Foodlaw-Reading

Dr David Jukes, The University of Reading, UK

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Last updated: 27 March, 2019

Novel Food Legislation in the European Union

On this page:
  • Summary - Overview of the development of the controls
  • Current legislation - Quick links to the legal documents including the 'Union List'
  • Original EU law - Links to the orginal 1997 text, amendments and a consolidated version
  • Development of the new EU Controls - Information and links relating to the development of the updated controls adopted in 2015 and applicable from January 2018

Summary

Note: This page considers the controls applied to 'Novel Foods'. Originally this included genetically modified (GM) material used as food. However in 2003 separate EU controls were adopted. For details of the controls on GM food, please see the other page: GM Food Legislation in the EU. The following diagram illustrates the development of both the GM controls and those for 'novel foods':

For a larger version of this figure, see: Diagram: GM and Novel Foods

Controls for 'novel foods' were first proposed as part of the 'Internal Market' programme in the early 1990s. Regulation 258/97 was eventually adopted in January 1997 and came into effect on the 15 May 1997. The date of 15 May 1997 has become important since any food or food ingredient commercially available in the EU prior to that date is not considered 'novel'.

The Regulation applied to the following categories of foods and food ingredients (see Article 1(2)):

(a) foods and food ingredients containing or consisting of genetically modified organisms within the meaning of Directive 90/220/EEC;
(b) foods and food ingredients produced from, but not containing, genetically modified organisms;
(c) foods and food ingredients with a new or intentionally modified primary molecular structure;
(d) foods and food ingredients consisting of or isolated from micro-organisms, fungi or algae;
(e) foods and food ingredients consisting of or isolated from plants and food ingredients isolated from animals, except for foods and food ingredients obtained by traditional propagating or breeding practices and having a history of safe food use;
(f) foods and food ingredients to which has been applied a production process not currently used, where that process gives rise to significant changes in the composition or structure of the foods or food ingredients which affect their nutritional value, metabolism or level of undesirable substances.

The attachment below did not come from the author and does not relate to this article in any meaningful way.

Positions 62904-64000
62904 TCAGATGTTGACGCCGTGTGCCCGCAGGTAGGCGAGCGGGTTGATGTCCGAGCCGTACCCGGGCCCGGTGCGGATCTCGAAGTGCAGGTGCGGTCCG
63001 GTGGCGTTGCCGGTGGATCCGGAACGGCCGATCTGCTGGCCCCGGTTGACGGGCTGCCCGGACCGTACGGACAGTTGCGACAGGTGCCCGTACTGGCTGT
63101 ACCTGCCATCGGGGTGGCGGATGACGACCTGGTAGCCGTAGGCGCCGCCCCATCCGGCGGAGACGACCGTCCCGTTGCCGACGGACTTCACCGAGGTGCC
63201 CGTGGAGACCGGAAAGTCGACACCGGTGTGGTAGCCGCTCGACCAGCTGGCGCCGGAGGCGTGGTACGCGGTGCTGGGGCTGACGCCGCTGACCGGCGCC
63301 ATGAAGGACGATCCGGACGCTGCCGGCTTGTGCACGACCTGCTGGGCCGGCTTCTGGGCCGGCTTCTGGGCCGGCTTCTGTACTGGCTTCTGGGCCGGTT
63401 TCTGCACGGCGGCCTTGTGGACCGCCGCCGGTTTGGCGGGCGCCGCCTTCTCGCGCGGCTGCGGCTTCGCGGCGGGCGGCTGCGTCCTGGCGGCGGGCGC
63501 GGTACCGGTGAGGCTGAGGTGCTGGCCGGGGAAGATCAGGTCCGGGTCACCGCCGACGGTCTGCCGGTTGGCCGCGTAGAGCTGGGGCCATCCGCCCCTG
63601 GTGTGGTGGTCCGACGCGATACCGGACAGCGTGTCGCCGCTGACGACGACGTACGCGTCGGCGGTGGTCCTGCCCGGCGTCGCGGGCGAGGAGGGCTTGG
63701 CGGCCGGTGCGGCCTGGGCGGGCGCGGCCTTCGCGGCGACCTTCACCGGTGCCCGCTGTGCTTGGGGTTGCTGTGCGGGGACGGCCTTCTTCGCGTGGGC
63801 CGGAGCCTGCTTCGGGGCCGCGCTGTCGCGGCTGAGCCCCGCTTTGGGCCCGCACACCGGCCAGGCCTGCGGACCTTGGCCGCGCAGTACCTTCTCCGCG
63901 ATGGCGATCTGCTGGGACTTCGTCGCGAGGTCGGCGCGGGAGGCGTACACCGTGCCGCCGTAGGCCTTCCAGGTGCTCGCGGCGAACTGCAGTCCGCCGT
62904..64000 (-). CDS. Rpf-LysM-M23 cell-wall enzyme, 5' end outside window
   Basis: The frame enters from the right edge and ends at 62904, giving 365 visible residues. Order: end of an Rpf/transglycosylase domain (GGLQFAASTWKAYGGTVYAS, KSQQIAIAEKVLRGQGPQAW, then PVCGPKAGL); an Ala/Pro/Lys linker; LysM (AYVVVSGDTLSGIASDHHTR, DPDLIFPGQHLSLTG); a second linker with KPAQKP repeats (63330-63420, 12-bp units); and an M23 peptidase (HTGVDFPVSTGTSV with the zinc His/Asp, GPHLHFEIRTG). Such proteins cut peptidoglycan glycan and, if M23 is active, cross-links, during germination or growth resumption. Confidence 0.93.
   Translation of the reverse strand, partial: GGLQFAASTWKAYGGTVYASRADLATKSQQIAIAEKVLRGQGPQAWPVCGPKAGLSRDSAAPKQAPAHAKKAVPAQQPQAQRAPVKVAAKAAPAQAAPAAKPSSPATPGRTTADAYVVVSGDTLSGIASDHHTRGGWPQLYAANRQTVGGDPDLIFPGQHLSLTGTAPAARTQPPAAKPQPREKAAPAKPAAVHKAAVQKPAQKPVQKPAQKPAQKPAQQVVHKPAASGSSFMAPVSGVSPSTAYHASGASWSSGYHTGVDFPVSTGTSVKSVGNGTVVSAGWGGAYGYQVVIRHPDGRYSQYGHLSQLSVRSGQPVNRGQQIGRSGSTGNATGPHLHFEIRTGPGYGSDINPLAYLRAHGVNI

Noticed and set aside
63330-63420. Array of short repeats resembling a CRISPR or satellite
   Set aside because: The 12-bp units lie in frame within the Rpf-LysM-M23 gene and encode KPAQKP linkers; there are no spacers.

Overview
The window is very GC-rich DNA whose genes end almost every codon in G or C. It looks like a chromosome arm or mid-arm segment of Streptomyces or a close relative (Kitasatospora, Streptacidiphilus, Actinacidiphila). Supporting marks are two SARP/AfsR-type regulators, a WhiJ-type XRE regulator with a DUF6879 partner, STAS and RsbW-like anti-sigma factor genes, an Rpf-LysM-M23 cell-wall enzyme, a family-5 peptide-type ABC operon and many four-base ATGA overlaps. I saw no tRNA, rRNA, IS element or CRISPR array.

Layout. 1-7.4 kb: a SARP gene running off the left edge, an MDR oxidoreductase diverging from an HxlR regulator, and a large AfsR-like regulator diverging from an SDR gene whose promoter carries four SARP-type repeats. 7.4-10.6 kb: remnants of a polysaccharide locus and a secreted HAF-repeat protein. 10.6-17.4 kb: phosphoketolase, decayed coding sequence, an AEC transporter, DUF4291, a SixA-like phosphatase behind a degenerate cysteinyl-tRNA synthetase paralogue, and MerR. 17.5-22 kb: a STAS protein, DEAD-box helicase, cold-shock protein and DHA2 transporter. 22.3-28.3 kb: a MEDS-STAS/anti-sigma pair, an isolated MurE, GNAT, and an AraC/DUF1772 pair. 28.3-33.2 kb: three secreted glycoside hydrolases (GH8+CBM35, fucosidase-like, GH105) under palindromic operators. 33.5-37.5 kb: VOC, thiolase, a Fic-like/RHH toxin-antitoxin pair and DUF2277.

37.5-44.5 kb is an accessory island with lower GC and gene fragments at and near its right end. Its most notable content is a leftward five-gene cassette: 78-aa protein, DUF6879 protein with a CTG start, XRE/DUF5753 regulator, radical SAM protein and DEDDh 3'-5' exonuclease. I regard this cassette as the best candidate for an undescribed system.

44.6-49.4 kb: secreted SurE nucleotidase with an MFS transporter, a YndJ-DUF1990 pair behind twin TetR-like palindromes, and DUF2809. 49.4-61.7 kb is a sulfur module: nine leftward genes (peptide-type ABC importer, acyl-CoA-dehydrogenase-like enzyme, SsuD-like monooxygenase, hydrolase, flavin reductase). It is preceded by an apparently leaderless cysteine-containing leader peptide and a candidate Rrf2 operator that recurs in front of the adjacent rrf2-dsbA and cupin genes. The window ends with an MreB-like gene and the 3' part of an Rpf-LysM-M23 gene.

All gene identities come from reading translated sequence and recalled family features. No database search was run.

The original regulation covered genetically modified foods and food ingredients - categories (a) and (b) above. These were however deleted when more detailed controls for GM foods were adopted in 2003.

Regulation 258/97 required 'novel foods' to be subject to a risk assessment prior to their sale and use. This involved an initial assessment by a Member State and, in the event of an objection by another Member State to the initial assessment, a subsequent assessment by the European Food Safety Authority (EFSA). A significant number of novel foods were approved by this route and permitted by the adoption of Commission Regulations. Concerns were however raised by countries outside the EU that the Regulation created excessive barriers to foods which were common in other countries but which had not been commercially available within the EU prior to the 15 May 1997. The EU therefore agreed to amend and update the legislation.

The initial Commission proposal (COM(2002)0872) proved controversial in that it included procedures for the authorisation of nanotechnology and animal cloning in food production and, following a failed conciliation process, the proposal was not adopted. A subsequent proposal (COM(2013)0894), without the animal cloning element, was agreed and became Regulation 20015/2283. An extended definition of 'novel food' is included - see Article 3(2). All risk assessments are now conducted by EFSA and a simplified route provides for the approval of 'traditional foods from third countries'. All approved novel foods now appear in an official EU List published as Regulation 2017/2470 (as amended).